Egypt Station is Paul McCartney’s first album of all new material since 2013’s New. He has issued other music, a retrospective collection (Pure McCartney), a couple of one off singles, and he was very involved with the recent live Beatles album (Live At The Hollywood Bowl), but this album is 16 brand new songs. It is also marks 55 years of recording albums. Given his lengthy career, it is amazing that he is able to come up with new material that is contemporary, and in some ways still years ahead, after all these years.
For Egypt Station, McCartney went with Greg Kurstin (Sia, Beck, The Shins) to produce the album, with the exception of the second single, “Fuh You”, which was produced by Ryan Tedder (U2, Adele, Foster The People). “Fuh You” is also the only song McCartney co-wrote with Tedder. McCartney is smart enough to know that, although he has proven himself as a producer, he works best with an outside and objective producer.
McCartney is 76 now, and Egypt Station is an album about looking back, looking at life today and his future. As with other McCartney albums, he does get somewhat experimental, especially with the opening track (a sound collage inviting the listener into an imaginary train station) and the closing three part track. McCartney has always liked layering sounds and loops (he was responsible for the loops in The Beatles’ “Tomorrow Never Knows”) and let us not forget his Fireman albums and Liverpool Sound Collage (with Super Furry Animals).
While there are some love songs to his wife Nancy (“Hand In Hand”), McCartney also gets topical and political on Egypt Station. Listen to “Who Cares” about cyber bullying and “Despite Repeated Warnings”, a brilliant epic song directed at Trump and global warming. McCartney has come up with some of his best lyrics in his career and to these ears it could be the most personal album in his career. And he writes about peace, “People Want Peace”, moving song he wrote after playing Israel and meeting protesters from Israel and Palestine striving for peace in that region. It brings to mind “Peace In The Neighbourhood” from 1993’s Off The Ground.
Egypt Station shows an artist comfortable with his history and ability, but he is still willing to try new and interesting things. Listen to “Caesar Rock”, and his use of autotune. He is not correcting his voice and going for a hit, but rather using it as an experiment and uses it effectively. He turns it into an instrument and an essential piece of the song. This is creativity. At the same time he delivers a song, “Do It Now”, based on a saying of his father’s as he grew up in Liverpool. The past meets the present on this album.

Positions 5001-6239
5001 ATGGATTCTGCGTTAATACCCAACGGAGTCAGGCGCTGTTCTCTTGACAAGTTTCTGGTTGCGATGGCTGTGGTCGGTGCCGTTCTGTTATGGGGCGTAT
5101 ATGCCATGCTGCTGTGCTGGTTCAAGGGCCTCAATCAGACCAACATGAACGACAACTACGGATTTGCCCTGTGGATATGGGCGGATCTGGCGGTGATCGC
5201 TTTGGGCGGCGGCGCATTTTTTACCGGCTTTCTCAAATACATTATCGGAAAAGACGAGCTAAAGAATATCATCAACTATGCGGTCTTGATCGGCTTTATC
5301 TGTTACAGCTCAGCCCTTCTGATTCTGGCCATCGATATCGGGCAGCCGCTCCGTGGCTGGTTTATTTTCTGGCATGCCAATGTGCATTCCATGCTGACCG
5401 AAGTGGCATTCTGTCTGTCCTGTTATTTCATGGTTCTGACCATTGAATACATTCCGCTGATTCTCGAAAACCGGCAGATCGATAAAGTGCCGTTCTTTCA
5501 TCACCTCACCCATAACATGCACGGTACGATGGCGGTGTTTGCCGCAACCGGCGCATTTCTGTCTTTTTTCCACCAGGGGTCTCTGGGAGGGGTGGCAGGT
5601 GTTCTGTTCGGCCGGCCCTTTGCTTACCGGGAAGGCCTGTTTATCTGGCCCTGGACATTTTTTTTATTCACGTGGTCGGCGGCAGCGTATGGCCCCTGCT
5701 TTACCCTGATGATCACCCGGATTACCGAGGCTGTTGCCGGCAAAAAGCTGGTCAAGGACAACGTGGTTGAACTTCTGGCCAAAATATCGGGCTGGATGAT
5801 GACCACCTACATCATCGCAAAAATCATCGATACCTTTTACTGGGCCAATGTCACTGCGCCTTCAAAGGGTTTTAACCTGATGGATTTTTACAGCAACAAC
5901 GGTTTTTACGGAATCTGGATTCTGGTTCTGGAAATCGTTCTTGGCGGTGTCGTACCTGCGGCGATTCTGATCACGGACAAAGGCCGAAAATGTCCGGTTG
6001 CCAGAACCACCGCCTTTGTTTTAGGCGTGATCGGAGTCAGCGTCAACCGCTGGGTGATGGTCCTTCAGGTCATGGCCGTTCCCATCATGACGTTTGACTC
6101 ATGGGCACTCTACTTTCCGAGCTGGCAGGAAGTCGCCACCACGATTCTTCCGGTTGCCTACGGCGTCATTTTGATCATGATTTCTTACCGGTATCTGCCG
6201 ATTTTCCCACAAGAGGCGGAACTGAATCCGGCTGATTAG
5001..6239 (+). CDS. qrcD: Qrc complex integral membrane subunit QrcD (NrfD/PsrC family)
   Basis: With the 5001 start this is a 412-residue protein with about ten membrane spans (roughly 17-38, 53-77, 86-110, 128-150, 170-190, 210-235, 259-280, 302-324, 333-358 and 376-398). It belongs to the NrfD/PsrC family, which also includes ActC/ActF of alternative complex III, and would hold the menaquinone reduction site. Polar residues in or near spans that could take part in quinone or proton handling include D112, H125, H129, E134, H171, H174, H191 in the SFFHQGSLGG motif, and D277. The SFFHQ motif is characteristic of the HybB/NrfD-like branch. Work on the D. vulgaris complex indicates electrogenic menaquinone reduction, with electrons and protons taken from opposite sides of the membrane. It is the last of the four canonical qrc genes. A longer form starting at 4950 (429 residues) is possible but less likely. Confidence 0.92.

McCartney, musically, is all over the map on Egypt Stations. Yet he makes it all connect and in the end it is one cohesive album. McCartney has never settled on one genre on any one of his albums, and here he continues the tradition. Blues, rock, acoustic, it is all over the place and it works.
Egypt Station is pure McCartney. No Kanye, no attempt to appeal to kids, nothing but true, honest music. At 76 McCartney is at the top of his game. There is enough on this album to keep a listener glued to it for a very long time. It is a complex album, which means it endures. McCartney has nothing to prove at this stage, hell he had nothing to prove 40 years ago, but he continues to release albums that are thought provoking and songs with which listeners can relate. This is not an album for millennials, maybe they might enjoy it, but an album for people willing to listen to an album from beginning to end, and an album about more issues with aging.
It is an important album, an album that should resonate with the times. McCartney does not flinch with his opinion, nor is he afraid to express himself. In many ways McCartney is content to do what he does best — well crafted rock songs.
Collectors note, there are multiple versions of the album, and later in the year a deluxe set will be released. Basically the album is comprised of 16 songs, but there is an extended version featuring two bonus tracks (“Get Started” and “Nothing For Free”).
SPILL ALBUM REVIEW: PAUL McCARTNEY – EGYPT STATION